“The situation is very bad,” Chaudhury said when I met him on 31 March, at the mosque. “I have been getting desperate calls from Mehrauli, Hauz Khas village, Begumpur”—all localities of south Delhi—“for food.” Chaudhury’s kitchen started on 26 March, two days after Modi made the lockdown announcement. He runs a mess and a catering business and is familiar with the process of cooking in large quantities. He had initially hired some people to cook for the migrants but was disappointed with the food they made. Speaking of the langar at the gurudwara nearby, he said, “The langar is shut, so I asked them if I could borrow their vessels. They agreed.” Chaudhury said the gurudwara sent him two large vessels—a cauldron that can cook 25 kilograms of rice and a smaller one that can hold up to 10 kilograms. The gurudwara also sent two cooks, who could help Chaudhury prepare the food. “What we are doing here is not very different from what we do in the langar,” Harbans Singh, the langar supervisor who had come along with Surendar Singh, the cook, said. “It is god’s grace and we will do seva”—community service— “as long as the lockdown continues.”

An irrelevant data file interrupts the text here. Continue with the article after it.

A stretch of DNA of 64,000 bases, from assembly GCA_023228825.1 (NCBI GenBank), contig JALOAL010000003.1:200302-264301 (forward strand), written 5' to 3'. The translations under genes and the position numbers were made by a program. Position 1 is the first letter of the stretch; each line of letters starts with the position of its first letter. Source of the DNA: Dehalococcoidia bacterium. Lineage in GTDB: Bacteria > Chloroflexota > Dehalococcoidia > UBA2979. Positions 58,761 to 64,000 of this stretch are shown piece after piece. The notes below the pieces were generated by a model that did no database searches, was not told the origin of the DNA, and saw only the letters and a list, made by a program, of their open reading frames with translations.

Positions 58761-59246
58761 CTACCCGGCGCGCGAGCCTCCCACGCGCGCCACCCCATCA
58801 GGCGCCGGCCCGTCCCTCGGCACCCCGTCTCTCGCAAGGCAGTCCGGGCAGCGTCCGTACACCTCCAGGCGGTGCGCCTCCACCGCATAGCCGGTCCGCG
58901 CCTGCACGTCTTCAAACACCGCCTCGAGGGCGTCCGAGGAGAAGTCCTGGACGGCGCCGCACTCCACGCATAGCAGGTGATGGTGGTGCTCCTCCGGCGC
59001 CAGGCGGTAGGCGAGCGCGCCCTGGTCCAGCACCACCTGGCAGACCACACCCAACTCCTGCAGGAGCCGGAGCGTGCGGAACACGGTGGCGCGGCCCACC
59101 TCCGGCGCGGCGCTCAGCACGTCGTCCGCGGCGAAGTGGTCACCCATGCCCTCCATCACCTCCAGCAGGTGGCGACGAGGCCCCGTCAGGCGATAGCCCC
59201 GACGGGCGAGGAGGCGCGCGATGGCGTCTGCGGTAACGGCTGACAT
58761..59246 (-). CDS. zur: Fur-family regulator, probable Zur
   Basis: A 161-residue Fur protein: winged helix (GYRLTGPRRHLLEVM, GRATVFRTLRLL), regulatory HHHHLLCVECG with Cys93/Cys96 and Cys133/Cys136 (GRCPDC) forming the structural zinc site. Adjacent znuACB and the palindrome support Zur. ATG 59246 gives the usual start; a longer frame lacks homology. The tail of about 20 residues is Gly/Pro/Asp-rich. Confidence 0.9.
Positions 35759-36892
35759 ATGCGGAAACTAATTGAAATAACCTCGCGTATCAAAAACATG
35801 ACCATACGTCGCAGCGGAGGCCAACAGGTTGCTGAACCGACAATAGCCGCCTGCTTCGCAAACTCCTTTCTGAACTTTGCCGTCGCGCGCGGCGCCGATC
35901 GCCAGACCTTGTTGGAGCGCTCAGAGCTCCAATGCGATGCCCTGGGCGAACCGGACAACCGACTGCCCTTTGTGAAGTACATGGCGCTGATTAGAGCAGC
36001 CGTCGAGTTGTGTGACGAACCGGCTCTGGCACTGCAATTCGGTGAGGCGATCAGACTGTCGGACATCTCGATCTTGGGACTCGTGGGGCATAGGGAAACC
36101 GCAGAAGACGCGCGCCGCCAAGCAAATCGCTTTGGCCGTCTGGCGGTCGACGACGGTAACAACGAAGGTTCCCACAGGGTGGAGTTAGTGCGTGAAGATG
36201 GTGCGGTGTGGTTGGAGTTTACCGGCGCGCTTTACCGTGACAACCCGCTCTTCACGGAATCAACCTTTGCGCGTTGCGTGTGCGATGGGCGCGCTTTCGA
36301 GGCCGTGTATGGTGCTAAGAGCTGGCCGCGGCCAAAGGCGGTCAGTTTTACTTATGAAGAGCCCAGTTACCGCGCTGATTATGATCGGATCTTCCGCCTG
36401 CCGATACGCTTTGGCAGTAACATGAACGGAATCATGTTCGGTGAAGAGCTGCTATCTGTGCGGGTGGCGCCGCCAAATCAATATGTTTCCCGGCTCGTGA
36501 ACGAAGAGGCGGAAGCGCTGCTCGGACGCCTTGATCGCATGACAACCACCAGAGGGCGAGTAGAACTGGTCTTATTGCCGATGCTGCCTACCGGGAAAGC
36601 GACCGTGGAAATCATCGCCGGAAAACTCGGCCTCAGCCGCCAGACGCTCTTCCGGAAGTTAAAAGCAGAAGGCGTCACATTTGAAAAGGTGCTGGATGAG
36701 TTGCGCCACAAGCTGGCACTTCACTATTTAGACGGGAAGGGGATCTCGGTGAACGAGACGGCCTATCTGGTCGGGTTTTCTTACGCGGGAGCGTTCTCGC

Chaudhury was cooking in his basement mess on the first day that the gurudwara staff joined him. As the basement was dark and cramped, the next day, they shifted the kitchen to the now-vacant mosque. The day I visited, 10 kilograms of potatoes, 7 kilograms of tomatoes and onions and 2.5 kilograms each of carrots, beans and peas had been readied by the time I arrived, at 10 am. The rice had been soaked in water and the cauldrons were being prepared. Surendar Singh, known throughout Kalu Sarai as Billa, was cooking. Billa works in a school and spends the rest of his time in the gurudwara’s langar. Since both had shut down, he was devoting his energies to Chaudhury’s kitchen. He constantly instructed the younger men, telling them how to cut and clean the vegetables, as Harbans supervised the process while sitting on a chair. Every 15 minutes, one of the men would reach out for a blue bottle of hand sanitiser nearby and pass it around. Everyone in the room was either wearing a mask or had a handkerchief tied around their face.